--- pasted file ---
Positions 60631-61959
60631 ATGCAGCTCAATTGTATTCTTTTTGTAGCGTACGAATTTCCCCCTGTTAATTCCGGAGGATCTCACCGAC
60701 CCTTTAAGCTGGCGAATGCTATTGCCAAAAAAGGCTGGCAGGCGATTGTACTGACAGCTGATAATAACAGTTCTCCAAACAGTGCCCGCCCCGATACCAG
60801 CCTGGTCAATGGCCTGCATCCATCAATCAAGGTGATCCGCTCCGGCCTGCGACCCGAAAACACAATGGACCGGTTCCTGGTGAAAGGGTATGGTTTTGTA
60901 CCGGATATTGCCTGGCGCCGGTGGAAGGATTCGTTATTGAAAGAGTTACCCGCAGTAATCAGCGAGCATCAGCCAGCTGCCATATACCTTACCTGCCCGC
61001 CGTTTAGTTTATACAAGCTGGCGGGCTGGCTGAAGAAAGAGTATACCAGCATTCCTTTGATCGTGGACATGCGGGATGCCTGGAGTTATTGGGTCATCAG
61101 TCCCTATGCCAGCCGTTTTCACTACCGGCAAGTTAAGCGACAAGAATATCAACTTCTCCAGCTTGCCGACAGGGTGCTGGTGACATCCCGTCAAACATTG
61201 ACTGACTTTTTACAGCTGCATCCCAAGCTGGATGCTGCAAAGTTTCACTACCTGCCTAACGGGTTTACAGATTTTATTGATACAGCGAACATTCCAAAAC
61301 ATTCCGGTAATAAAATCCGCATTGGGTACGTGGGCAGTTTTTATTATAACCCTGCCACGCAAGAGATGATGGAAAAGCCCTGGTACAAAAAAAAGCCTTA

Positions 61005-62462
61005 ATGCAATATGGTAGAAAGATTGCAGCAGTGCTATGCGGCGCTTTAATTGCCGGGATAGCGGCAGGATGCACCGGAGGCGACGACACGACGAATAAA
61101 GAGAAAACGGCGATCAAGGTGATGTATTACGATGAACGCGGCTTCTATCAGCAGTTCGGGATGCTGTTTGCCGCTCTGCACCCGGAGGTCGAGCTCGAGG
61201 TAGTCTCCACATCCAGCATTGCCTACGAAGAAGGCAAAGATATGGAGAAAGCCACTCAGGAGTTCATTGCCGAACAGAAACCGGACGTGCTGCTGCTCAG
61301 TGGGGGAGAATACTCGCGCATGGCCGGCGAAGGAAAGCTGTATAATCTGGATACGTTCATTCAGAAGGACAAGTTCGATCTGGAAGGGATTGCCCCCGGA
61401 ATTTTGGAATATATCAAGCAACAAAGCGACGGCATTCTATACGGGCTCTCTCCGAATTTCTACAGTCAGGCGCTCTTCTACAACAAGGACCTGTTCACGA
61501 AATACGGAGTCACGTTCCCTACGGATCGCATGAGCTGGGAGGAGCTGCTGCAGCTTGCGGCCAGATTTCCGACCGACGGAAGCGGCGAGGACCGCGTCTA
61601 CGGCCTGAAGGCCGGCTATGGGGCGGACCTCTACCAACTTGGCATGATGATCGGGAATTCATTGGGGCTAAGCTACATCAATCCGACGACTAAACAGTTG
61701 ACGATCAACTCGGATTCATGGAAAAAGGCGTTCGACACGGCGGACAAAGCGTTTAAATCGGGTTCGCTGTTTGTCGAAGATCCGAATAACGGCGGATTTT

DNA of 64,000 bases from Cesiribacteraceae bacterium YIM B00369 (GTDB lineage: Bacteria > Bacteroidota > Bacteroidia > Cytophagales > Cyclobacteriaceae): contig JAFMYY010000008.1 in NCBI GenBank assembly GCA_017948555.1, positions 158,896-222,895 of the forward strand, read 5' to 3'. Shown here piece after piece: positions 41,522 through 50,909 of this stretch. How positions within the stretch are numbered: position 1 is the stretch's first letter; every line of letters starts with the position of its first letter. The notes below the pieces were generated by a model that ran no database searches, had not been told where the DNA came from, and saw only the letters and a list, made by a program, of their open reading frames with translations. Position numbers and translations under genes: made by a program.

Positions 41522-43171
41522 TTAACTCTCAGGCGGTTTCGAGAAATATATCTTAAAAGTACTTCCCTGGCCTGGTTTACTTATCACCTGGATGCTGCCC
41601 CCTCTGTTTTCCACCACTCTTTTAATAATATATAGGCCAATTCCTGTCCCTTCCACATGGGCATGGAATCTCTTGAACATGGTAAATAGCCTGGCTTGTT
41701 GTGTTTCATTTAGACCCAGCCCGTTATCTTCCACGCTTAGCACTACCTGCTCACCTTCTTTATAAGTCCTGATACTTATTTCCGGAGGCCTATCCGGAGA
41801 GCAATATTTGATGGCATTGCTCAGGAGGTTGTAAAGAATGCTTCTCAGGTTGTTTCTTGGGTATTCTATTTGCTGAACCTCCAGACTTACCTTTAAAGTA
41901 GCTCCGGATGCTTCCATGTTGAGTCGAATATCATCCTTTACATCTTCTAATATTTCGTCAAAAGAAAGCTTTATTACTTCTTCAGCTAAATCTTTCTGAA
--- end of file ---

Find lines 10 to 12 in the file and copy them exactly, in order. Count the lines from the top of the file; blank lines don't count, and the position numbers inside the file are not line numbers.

Positions 61005-62462
61005 ATGCAATATGGTAGAAAGATTGCAGCAGTGCTATGCGGCGCTTTAATTGCCGGGATAGCGGCAGGATGCACCGGAGGCGACGACACGACGAATAAA
61101 GAGAAAACGGCGATCAAGGTGATGTATTACGATGAACGCGGCTTCTATCAGCAGTTCGGGATGCTGTTTGCCGCTCTGCACCCGGAGGTCGAGCTCGAGG